TAIPEI, Taiwan — While the world’s eyes have focused on democracy protests in Hong Kong, far less attention has been paid to Hong Kong’s spillover effect on Taiwan, a nearby island republic off the coast of China.
Here’s why Americans need to be more aware of Taiwan’s vibrant democracy of 23 million people, with its tight educational, high-tech and military ties to the United States: Its fate is the issue most likely to spark a military confrontation between Washington and Beijing.
And the reverberations of the pro-democracy revolt in Hong Kong almost guarantee that tensions between China and Taiwan will rise in the near future, especially as Taiwan heads for presidential elections early next year.
A little history is necessary to understand the prospects for a future U.S.-China conflict over Taiwan.
China considers Taiwan (officially known as the Republic of China, or ROC) to be a renegade republic. China’s president Xi Jinping is anxious to reunify it with the mainland while he holds power.
The ROC was set up in Taiwan when Chinese nationalist leader Chiang Kai-shek and his army fled there in 1949 after his government was defeated by the communists on the mainland. The United States eventually withdrew its recognition of the ROC government on Taiwan (as did most countries) when it recognized the People’s Republic of China in 1979.
But Washington also signed the 1979 Taiwan Relations Act that called for the island’s future to be determined “by peaceful means” and promised to provide Taipei with defensive weapons. (The Trump administration has recently approved sales to Taiwan of $2 billion worth of tanks, armored vehicles and Stinger antiaircraft missiles as well as an $8 billion sale of new F-16 fighter jets).
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Ever since 1979, the ROC has existed in a sort of gray zone. Beijing and Taiwan eventually adopted a fuzzy formula, known as the 1992 consensus, in which each side claimed to be the legitimate government of one China (thus finessing the issue of whether Taiwan had seceded).
That consensus eroded over time. Beijing redefined it as “one China, two systems,” meaning Taiwan could maintain its democratic system but under Beijing’s overlordship. (A similar formula was applied to Hong Kong).
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Taiwan’s gray zone faded further in January 2016, when its citizens elected President Tsai Ing-wen. She rejects the “one China” concept, insisting Taiwan is a “sovereign” republic, while carefully refraining from proclaiming independence.
Chinese leaders cut off any official dialogue with Tsai’s government but were confident she would lose re-election in 2020 to a more Beijing-friendly candidate. But as police battled pro-democracy protests in Hong Kong, Tsai’s poll numbers soared, and she is now the overwhelming favorite.
“They were trying to use Hong Kong as a model, but we see it is a fake,” I was told by Wang Ting-yu, chairman of the foreign affairs and national defense committee of Taiwan’s parliament. “The Hong Kong events woke up a lot of people, especially the younger generation.”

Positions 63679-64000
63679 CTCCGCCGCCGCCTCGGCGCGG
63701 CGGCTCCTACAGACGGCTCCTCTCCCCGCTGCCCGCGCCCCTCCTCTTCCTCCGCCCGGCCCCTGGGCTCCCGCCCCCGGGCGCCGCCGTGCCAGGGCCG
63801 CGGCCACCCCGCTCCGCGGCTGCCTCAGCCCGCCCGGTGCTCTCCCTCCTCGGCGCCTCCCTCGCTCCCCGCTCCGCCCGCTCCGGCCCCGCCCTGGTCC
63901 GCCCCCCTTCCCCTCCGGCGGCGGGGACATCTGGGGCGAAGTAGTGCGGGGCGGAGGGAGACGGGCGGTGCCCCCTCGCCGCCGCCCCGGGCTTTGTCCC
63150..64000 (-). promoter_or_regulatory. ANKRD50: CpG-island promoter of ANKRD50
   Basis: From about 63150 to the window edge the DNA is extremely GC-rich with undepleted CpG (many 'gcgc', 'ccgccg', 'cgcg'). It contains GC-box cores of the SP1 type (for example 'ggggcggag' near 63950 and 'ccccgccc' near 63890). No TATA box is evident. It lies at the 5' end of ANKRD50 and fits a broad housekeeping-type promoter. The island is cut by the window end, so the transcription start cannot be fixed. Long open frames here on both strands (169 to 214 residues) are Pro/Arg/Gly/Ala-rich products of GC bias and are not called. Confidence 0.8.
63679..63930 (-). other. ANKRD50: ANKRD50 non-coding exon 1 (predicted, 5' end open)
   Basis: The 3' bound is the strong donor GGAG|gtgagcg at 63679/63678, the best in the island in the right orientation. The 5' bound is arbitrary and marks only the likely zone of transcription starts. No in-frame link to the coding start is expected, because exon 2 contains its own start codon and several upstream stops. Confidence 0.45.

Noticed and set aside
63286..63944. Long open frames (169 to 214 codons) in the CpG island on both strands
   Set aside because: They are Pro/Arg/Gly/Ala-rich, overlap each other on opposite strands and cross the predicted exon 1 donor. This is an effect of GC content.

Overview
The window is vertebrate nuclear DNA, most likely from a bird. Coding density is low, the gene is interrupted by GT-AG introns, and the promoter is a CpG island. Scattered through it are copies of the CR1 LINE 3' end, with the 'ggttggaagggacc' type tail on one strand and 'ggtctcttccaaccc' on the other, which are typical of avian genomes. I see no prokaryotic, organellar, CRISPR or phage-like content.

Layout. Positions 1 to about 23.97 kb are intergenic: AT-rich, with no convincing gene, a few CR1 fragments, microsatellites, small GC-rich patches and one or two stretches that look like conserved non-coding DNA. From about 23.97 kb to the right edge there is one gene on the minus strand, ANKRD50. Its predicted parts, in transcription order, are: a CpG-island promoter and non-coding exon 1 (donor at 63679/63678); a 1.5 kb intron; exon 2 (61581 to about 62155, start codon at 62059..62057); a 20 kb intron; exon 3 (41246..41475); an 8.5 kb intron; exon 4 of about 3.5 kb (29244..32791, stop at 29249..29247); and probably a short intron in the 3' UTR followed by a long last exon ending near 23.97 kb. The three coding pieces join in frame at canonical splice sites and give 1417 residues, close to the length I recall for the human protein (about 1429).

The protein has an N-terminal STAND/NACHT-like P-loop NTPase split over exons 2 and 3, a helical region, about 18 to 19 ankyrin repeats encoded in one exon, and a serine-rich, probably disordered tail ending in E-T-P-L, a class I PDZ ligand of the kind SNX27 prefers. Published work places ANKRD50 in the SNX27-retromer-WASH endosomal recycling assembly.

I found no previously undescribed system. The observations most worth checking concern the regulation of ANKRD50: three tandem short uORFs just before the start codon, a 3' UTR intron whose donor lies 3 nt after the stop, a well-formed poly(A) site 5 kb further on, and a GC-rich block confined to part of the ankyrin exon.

Adds Ketty Chen, of the Taiwan Foundation for Democracy, “The sense of Taiwan identity is very strong among young people. Taiwanese are not necessarily pro-independence, but they are anti-unification. They want to live under a democratic system.”
This raises an existential question: With Xi Jinping insisting that unification is China’s goal — and refusing to rule out use of force — how does Taiwan hold him off? And what should U.S. policy be if China tests Taiwan’s resolve?
I put these questions to Taiwan’s foreign minister Joseph Wu. “The policy of this government is not to make any provocation,” he insisted (though Tsai picked a vice presidential candidate who has been openly pro-independence). “We will not give China any excuse to launch an attack on Taiwan.”
But Taiwan leaders do worry. China just sent its new aircraft carrier through the straits as a warning, and is buying off the handful of states that recognize Taiwan diplomatically.
If trade wars continue, and the Hong Kong crisis drags on, might Xi try to divert attention by squeezing Taiwan?
“What we are concerned about is hybrid warfare, including cyberattacks, massive disinformation attacks, combined with military activity,” Wu says.
Cyberwar could shut down key systems (which are already under attack from Beijing), while Chinese missiles could take out Taiwanese planes and ports.
But Taiwan’s goal, Wu says, is to “show China they would have to pay a very dear price if they want to launch an attack,” helped by U.S. weapons. He also says, “Our military strategy is to prepare to defend ourselves alone.”
Still, in a worst-case scenario, Washington would no doubt be called on, and no one is certain what response would be forthcoming. While Congress firmly supports Taiwan, President Trump’s reaction is unpredictable.
A normal White House would be devising a broad strategy, in concert with Asian allies, to convince China not to make any risky moves on Taiwan. And it would strongly advise Tsai Ing-wen, should she win reelection in January, to be very cautious in her second term. Stay tuned.
Rubin writes for the Philadelphia Inquirer: firstname.lastname@example.org.